These children are forcibly separated from the relatives who come with them by our government. Family integrity is a constitutional right as decided by recent court cases that stipulate that children should never be separated from their families. The trauma that this separation and subsequent mistreatment of these children is creating will have repercussions for generations to come, not only directly on the affected children, but on the very fabric of our nation.

The stories we have heard are heartbreaking, and people on both sides of the aisle are speaking out.

"The zero-tolerance policy is cruel," former first lady Laura Bush wrote in a 2018 Washington Post op-ed. "It is immoral. And it breaks my heart."

But being heartbroken is not enough. We are called not to an empathy rooted in inaction but rather to courageous compassion that is rooted in justice. We cannot wait for someone else to save the day. We are the ones these children are waiting for.

Knowing our history is more important than ever. We must look back so that we can learn from our past mistakes to ensure we do not make them again. We live on the stolen lands of the Chumash peoples in a time where the effects of the colonial mindset continue to breed bigotry, misogyny, and attacks on basic human decency. This year is the 77th anniversary of the internment of Japanese Americans, who were taken from this very community. The Army base, Fort Sill, was once used as an internment camp for Japanese Americans during World War II, now being repurposed to intern these innocent children.

I am committed to the nonpartisan nature of my role and assert that standing up against these policies is not a partisan issue. It's a human issue for which all of us must take a stand. It should not be a matter of right vs. left; this is a matter of right vs. wrong. It is our responsibility to take action. It is our responsibility to ensure that this cruel policy does not continue. It's time to move from outrage to action.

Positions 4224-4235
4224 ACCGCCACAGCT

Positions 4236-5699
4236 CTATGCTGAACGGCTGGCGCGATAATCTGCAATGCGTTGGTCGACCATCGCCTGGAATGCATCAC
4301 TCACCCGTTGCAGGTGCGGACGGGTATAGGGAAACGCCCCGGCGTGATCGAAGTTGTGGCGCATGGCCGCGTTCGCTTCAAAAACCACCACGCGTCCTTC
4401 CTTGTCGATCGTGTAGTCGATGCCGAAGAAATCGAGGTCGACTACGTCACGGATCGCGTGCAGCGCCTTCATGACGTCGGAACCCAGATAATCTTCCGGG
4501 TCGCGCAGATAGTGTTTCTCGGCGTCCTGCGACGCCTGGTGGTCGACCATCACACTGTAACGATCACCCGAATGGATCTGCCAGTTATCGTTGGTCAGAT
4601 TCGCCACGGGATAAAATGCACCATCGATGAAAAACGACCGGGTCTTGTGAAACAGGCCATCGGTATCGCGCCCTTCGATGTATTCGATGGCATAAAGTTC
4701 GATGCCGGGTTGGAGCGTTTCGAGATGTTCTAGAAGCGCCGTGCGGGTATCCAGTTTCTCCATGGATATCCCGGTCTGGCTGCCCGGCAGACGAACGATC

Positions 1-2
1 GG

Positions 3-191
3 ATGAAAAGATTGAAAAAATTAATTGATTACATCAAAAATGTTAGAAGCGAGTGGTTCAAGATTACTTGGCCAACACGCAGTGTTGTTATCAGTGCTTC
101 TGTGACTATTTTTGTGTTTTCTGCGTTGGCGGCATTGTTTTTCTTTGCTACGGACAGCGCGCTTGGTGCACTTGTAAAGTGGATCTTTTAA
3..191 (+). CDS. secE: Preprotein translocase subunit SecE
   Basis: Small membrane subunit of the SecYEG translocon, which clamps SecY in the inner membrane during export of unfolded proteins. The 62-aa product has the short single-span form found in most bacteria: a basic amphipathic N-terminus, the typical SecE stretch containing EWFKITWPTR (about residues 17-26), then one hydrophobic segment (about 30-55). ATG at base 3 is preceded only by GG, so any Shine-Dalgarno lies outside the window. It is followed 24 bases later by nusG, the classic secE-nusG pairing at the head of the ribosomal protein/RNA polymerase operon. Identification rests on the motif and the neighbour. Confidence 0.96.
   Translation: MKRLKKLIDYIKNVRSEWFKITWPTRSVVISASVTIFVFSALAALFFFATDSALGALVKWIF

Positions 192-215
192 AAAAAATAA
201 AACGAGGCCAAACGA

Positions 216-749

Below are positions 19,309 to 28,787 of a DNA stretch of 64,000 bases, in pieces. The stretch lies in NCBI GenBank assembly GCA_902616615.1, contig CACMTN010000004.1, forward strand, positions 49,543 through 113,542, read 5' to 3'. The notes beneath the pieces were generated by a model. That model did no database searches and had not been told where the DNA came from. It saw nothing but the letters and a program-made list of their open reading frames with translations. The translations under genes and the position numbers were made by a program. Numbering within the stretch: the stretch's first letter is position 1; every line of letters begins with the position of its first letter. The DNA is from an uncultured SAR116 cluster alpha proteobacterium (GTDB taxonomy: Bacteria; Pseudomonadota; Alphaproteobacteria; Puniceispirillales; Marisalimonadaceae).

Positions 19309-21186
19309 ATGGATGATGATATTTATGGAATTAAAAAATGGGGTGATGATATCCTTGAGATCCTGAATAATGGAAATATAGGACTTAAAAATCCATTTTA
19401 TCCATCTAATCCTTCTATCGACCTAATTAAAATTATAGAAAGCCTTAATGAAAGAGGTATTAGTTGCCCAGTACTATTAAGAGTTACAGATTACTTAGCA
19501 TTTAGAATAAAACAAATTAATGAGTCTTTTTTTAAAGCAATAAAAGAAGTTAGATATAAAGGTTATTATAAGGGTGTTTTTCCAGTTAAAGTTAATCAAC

So as you feed your kids a healthy hot meal, give them a warm bath, and send them off to sleep in a warm and soft bed, remember that there is no such thing as other people's children. We are so lucky to have our children close, to hold their tender hands in ours. Let's use that gratitude to call us up to action. The rallying cry after the Holocaust was "Never Again." This is our never again.

It was heartening to see so many of our friends and neighbors standing in the hot sun at the Lights for Liberty Rally on Saturday. The rally featured female voices, voices that often get ignored. One by one, each woman stood up to share her own truth and to be a compassionate voice for the voiceless. The feminine rising up and taking its rightful place in the world as a constructive, co-creating, care-taking force is what we need now more than ever.

Here are some things you can do right now to be part of the solution to this crisis:

Be informed, educate others, and be vocal and outspoken about stories.

Call/email your elected officials often.

Volunteer with Allies for Immigration Justice, SLO County.

Connect with Central Coast Coalition for Undocumented Student Success.

Donate. For a local family seeking asylum:

Visit people in immigration detention: Contact Jan Meslin at

Visit Tijuana to witness or volunteer. for four-day justice journeys to Tijuana. Contact Jan Meslin at for connections with groups making trips. Δ

Heidi Harmon is the mayor of San Luis Obispo. Send comments through the editor at or write a letter to the editor in response and email it to